The lathe base is at least old enough the maker used square head bolts and nuts, which of course isn't definitive, but does suggest it may be upwards of 50-70 years old, possibly more. (Although the V-belt pulley suggests a bit newer than that.)

    Save for the vise, which would probably fetch a C-note or so from some of the Garage Journal guys if only because it has an unusual mounting flange (it bolts to the face of the bench, not the top) the rest of it is utterly worthless junk. It's not even aesthetically pleasing as art. It'd be an eyesore while sitting on a pile of twisted scrap metal.

    The ad's gone, what were they asking for that monstrosity?

    Doc.

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  • RB211
    replied
    Steampunk would be cool if it was 100% functional and not purely an artists statement.

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  • Mcgyver
    replied
    the main issue I have with steampunk is the name, I think i'd feel embarrassed to say I was a steampunk lol. No you're just dick head.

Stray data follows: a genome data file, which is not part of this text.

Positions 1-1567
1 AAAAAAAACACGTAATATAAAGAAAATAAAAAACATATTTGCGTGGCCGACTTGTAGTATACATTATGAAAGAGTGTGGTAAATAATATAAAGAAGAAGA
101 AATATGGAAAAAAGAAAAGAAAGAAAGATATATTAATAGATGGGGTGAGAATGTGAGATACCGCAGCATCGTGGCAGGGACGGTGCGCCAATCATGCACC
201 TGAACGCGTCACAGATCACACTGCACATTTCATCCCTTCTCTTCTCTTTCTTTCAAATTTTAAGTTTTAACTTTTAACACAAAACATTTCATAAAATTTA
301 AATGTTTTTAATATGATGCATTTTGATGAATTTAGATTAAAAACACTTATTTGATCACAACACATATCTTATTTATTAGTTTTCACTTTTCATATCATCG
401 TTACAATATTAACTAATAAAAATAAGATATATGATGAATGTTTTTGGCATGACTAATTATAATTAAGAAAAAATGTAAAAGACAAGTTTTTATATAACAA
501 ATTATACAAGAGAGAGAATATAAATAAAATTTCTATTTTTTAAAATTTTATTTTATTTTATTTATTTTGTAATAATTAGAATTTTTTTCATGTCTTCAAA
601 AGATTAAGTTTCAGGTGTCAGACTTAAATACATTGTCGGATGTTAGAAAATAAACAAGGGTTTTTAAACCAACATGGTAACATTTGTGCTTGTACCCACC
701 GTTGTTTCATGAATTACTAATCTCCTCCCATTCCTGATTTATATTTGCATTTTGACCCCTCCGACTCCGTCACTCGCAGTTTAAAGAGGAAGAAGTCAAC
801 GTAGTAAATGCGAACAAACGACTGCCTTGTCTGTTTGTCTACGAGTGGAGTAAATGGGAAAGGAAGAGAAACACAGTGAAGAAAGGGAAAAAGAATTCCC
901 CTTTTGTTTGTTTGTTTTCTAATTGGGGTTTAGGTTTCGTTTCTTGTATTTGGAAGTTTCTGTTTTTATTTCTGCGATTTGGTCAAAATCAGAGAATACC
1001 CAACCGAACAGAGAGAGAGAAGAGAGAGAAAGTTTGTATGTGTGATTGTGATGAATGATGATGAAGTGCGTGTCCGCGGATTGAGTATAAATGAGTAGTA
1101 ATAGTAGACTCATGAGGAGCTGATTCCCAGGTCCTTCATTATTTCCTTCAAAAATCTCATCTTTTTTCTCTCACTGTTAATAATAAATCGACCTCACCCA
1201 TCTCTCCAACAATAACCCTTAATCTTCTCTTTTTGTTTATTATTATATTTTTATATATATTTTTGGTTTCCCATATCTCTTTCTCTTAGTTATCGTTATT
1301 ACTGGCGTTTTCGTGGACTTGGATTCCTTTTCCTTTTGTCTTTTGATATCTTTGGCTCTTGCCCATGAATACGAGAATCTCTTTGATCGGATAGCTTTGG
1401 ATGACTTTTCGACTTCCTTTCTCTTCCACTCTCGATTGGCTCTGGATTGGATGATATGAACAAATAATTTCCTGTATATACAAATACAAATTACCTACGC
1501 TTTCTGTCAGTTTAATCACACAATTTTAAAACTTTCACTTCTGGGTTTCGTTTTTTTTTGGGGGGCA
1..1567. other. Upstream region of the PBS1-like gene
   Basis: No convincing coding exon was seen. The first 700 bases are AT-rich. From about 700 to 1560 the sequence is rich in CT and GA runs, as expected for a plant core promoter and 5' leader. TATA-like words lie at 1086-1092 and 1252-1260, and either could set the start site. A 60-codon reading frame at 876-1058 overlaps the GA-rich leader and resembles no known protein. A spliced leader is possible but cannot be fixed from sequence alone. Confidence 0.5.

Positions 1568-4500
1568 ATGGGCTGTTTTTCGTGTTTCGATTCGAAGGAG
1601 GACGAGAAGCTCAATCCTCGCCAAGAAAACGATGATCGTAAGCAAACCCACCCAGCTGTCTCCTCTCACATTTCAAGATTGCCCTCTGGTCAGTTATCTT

Is it supposed to be art? Could be, Manzoni took a crap in a can and sold to the Tate for what 50,000 and Dechamp celebrated a urinal as a joke that is now worth a fotune....also at the Tate irrc. I'm trying to get them interested my work; "pattern of chips on worn concrete floor #41"
    Last edited by Mcgyver; 11-25-2016, 11:22 PM.

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  • BCRider
    replied
    As a tool nut I gotta say that this has a LOT of chutzpa integrated into the design. It's darn near "tool art" in fact.

    It was clearly a wood lathe. But it's missing the tool rest. I drool at the thought of what creativity was involved in that portion. And what a loss it was that it's not with the rest of this rather "Tool Nuveaux" piece.

    Just don't let Tom Lipton and the other You Tube shop guys find out that a Wilton vise was deflowered in the making of this wood lathe.... They would go positively BALLISTIC ! ! ! ! At least it looks like a Wilton to me.

    The big question about the builder is one of how much class he had in choosing his parts. Namely are we talking Campagnolo artistry or Shimano praticality in choosing the head stock hub. Perspiring minds need to know! ! ! ! !

    KEEP THESE PICTURES! The link says that the item has been deleted by the author.